This is one of the few projects we have been involved with where the positives and benefits just keep growing and Little Bridge is absolutely central to its success. In these times of tension and cross community misperceptions, it would be great to see this kind of project, born in the heartland of our country, replicated successfully across the United Kingdom.


Please see below some of the feedback from young learners of English at Shireland and from their parents:

For parents, this experience has been life-changing…

“I am so happy to be coming to Little Bridge English classes. It makes Parents’ Evening so much easier”

“I have been in this country for 32 years and never learnt English – until now!”

“I got 10 out of 10 in the spellings! My son will be so proud!”

“I can help my daughter with her homework now!”

“I now have a part-time job thanks to the Family Literacy Project!”

For students, they know that by their families attending it shows that they care about learning; they get the chance to act as ‘teacher’ themselves, by supporting their parents. There’s even an element of ‘reverse pressure’ on parents from their children :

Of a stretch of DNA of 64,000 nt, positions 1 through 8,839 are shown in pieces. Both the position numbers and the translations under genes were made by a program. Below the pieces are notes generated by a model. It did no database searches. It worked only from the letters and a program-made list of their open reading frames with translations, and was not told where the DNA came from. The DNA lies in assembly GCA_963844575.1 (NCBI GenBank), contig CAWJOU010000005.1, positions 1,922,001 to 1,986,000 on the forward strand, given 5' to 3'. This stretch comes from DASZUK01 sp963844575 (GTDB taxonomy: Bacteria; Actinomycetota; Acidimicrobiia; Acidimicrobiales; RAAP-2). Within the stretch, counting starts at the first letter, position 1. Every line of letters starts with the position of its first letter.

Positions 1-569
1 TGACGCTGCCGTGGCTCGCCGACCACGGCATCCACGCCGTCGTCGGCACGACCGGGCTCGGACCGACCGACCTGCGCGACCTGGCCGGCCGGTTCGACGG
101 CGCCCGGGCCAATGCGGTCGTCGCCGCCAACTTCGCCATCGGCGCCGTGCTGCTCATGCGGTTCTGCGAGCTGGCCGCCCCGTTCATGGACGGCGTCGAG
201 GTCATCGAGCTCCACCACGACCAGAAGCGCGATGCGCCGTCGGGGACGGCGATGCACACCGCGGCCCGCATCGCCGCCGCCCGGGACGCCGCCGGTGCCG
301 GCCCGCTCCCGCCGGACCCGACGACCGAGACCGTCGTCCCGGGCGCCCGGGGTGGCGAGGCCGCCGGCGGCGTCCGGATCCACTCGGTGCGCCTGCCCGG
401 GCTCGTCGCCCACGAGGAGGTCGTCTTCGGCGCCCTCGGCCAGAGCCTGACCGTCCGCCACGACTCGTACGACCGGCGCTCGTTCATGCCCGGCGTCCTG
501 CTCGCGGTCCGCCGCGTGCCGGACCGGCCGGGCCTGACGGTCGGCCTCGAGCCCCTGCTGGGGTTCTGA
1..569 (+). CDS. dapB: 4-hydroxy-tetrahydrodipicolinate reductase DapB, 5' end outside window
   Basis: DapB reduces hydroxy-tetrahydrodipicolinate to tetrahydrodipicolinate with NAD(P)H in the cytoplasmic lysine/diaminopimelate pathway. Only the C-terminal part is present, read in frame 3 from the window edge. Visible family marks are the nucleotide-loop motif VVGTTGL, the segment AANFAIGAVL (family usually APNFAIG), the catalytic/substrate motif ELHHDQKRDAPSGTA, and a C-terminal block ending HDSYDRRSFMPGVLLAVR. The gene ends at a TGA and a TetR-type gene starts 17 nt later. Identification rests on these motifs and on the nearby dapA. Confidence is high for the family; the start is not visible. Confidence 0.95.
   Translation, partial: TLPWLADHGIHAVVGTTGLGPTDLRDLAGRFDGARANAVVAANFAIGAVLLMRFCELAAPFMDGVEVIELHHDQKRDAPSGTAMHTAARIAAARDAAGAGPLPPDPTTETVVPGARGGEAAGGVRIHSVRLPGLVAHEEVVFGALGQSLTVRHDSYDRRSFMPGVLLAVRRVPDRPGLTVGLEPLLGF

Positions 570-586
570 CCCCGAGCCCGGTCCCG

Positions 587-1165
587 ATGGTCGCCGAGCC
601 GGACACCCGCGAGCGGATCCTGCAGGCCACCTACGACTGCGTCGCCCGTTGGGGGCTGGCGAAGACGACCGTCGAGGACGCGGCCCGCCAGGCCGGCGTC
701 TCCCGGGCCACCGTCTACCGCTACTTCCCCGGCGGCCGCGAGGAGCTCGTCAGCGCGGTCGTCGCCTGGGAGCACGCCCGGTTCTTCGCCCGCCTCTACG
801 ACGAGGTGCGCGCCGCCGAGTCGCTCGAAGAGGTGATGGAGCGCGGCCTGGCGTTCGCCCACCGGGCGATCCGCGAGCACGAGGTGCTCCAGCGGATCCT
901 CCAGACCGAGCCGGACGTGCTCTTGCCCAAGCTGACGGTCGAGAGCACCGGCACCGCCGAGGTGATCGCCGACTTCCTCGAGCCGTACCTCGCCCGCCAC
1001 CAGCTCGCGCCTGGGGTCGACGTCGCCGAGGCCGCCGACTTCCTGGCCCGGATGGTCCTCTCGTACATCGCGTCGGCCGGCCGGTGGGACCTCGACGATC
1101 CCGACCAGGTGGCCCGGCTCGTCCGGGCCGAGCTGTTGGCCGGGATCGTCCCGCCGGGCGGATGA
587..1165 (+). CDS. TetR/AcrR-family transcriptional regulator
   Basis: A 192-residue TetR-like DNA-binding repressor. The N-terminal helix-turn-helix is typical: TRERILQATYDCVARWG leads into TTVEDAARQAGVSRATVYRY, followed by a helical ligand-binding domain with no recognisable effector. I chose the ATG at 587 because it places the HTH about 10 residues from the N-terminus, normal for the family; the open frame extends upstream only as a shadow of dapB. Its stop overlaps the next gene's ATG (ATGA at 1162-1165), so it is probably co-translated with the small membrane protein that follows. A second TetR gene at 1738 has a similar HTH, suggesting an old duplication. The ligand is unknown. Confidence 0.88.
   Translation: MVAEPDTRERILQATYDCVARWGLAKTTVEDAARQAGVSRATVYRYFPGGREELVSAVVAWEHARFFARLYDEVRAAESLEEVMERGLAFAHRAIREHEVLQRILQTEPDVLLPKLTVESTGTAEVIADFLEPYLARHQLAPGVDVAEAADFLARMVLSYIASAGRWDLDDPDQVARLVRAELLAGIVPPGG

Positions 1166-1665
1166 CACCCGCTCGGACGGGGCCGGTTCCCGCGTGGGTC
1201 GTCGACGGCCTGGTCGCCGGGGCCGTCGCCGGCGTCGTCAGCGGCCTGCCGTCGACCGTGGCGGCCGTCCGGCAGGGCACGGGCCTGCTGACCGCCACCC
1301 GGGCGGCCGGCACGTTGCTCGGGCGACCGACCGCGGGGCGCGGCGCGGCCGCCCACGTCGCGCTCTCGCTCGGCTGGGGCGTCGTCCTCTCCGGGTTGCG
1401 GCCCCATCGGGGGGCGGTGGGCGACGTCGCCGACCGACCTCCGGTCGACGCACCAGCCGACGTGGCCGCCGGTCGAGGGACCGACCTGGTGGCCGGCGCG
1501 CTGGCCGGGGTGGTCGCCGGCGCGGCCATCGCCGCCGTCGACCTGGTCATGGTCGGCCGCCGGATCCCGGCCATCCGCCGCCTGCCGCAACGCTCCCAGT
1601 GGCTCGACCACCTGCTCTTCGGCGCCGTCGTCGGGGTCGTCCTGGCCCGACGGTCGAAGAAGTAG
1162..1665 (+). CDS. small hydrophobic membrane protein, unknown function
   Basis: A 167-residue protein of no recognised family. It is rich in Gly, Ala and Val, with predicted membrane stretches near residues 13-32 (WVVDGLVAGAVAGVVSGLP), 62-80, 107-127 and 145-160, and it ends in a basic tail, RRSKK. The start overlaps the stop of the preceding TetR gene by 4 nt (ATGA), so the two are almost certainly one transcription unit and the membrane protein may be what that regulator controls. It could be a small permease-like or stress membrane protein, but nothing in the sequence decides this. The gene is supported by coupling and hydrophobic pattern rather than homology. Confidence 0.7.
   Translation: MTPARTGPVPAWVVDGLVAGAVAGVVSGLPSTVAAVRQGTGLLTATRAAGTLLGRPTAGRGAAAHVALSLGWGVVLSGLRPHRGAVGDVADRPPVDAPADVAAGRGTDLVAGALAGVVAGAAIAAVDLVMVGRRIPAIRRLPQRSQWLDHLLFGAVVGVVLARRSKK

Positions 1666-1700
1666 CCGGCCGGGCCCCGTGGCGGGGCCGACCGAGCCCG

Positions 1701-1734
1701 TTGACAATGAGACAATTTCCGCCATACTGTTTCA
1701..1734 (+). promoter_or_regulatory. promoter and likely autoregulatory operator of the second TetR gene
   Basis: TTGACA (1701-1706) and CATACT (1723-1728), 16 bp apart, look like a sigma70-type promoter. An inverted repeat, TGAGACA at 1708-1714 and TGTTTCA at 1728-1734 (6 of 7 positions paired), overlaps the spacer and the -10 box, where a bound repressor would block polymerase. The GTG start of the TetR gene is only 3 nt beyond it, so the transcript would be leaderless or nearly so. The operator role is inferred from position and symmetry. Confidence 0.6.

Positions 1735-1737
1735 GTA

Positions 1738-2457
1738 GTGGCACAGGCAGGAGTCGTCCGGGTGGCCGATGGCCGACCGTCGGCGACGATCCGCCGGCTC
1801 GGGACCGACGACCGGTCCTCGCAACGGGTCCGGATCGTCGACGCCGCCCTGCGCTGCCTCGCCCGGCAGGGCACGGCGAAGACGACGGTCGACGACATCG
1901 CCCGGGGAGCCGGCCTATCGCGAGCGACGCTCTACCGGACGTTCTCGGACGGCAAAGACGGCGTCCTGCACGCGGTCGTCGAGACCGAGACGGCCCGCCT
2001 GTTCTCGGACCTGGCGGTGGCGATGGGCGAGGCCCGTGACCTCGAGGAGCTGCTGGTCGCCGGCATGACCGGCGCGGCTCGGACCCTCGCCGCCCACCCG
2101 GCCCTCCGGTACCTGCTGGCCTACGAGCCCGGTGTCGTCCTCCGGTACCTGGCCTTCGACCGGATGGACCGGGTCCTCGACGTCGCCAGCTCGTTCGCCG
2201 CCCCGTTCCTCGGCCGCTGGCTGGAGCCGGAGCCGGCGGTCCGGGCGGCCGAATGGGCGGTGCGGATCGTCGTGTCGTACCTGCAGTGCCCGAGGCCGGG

“Sometimes, I didn’t understand the work in lesson. But when I started to teach my mum, I knew I had to know it really well. It made me work really hard. I understand it now!”

“I’m really glad my mum comes… I don’t speak my mother tongue that well so now I can speak to my mum in the language I am comfortable in.”

“Miss did my mum come? How did she do on the spelling test? We studied on Saturday and Sunday!” 

“I’m glad my mum comes and gets homework. Now she gets what I have to do!”


Sign up for latest updates

  • By signing up you will receive marketing information by email. Read our privacy policy.

  • This field is for validation purposes and should be left unchanged.
Scroll back up to page top